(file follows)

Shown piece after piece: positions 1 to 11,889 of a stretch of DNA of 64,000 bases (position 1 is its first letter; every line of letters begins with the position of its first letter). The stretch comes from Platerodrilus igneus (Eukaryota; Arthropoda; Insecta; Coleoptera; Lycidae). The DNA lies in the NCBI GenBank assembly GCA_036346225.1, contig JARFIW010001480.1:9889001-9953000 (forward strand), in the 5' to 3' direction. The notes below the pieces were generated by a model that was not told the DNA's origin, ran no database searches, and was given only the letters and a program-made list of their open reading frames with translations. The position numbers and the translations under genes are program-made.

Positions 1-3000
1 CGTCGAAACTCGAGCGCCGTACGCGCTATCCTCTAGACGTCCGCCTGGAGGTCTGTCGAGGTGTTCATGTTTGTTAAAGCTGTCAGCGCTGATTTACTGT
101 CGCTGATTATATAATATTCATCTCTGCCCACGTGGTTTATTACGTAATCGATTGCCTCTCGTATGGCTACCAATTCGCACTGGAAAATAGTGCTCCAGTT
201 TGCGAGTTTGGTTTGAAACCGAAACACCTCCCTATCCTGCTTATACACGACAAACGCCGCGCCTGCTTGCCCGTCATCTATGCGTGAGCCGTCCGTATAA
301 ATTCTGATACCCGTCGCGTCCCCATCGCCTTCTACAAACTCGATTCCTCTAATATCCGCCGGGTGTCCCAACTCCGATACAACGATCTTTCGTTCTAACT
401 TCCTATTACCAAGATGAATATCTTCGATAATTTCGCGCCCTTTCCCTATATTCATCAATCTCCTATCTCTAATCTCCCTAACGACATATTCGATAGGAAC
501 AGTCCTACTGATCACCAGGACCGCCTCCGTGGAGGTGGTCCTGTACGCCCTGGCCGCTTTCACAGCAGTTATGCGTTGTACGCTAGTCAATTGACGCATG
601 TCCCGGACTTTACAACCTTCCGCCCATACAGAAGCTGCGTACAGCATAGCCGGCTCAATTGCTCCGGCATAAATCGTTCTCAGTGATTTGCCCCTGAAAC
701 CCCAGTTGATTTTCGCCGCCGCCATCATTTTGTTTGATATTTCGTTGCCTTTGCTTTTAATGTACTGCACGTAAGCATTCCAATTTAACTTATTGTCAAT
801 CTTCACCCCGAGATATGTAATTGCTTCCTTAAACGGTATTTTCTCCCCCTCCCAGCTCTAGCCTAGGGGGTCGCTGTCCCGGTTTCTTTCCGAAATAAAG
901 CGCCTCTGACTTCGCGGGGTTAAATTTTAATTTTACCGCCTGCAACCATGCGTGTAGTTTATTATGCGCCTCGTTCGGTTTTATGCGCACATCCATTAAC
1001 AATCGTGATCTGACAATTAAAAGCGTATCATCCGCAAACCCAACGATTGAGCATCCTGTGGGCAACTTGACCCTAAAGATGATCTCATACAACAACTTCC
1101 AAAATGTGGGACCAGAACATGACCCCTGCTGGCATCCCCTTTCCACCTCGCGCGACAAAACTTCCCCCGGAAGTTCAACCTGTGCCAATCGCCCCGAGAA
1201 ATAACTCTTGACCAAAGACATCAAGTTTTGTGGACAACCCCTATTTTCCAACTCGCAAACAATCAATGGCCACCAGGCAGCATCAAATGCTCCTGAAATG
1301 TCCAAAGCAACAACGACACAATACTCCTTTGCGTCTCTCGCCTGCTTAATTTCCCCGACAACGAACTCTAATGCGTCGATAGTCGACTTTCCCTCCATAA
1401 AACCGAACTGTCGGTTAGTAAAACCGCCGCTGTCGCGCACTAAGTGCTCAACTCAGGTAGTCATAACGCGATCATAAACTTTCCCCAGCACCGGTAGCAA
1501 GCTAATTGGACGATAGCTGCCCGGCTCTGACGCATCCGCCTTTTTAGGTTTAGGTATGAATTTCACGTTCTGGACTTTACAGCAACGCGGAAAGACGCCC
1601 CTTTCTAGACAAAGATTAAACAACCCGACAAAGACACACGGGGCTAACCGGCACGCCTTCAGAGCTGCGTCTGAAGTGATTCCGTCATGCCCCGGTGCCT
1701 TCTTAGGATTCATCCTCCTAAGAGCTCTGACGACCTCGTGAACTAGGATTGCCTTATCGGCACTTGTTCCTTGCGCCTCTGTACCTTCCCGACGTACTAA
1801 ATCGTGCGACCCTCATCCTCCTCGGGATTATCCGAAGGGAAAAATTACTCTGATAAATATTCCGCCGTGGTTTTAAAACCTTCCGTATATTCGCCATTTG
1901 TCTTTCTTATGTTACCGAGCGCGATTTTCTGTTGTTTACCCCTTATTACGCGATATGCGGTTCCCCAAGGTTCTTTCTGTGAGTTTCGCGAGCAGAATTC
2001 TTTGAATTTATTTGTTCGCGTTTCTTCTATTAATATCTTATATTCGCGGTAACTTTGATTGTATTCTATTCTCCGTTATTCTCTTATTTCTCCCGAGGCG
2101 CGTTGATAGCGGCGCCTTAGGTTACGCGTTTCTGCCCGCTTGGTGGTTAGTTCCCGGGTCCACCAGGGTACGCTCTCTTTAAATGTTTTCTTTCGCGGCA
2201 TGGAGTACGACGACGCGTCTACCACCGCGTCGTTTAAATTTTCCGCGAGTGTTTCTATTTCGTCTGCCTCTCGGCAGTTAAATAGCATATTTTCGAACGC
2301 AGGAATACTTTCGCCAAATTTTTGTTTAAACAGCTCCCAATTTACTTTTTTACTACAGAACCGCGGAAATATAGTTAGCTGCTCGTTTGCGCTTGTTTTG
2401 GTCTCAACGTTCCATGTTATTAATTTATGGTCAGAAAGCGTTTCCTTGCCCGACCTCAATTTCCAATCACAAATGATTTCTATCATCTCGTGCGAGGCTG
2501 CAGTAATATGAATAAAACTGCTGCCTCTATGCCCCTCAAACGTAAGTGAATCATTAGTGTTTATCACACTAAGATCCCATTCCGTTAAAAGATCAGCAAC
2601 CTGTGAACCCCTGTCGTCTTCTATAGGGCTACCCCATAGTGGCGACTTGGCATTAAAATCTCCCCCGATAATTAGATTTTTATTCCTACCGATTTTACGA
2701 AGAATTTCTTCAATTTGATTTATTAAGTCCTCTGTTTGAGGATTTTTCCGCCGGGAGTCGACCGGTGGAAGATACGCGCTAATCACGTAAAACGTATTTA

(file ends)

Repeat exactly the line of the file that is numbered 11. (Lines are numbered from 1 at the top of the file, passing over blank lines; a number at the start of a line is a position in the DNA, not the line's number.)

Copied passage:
801 CTTCACCCCGAGATATGTAATTGCTTCCTTAAACGGTATTTTCTCCCCCTCCCAGCTCTAGCCTAGGGGGTCGCTGTCCCGGTTTCTTTCCGAAATAAAG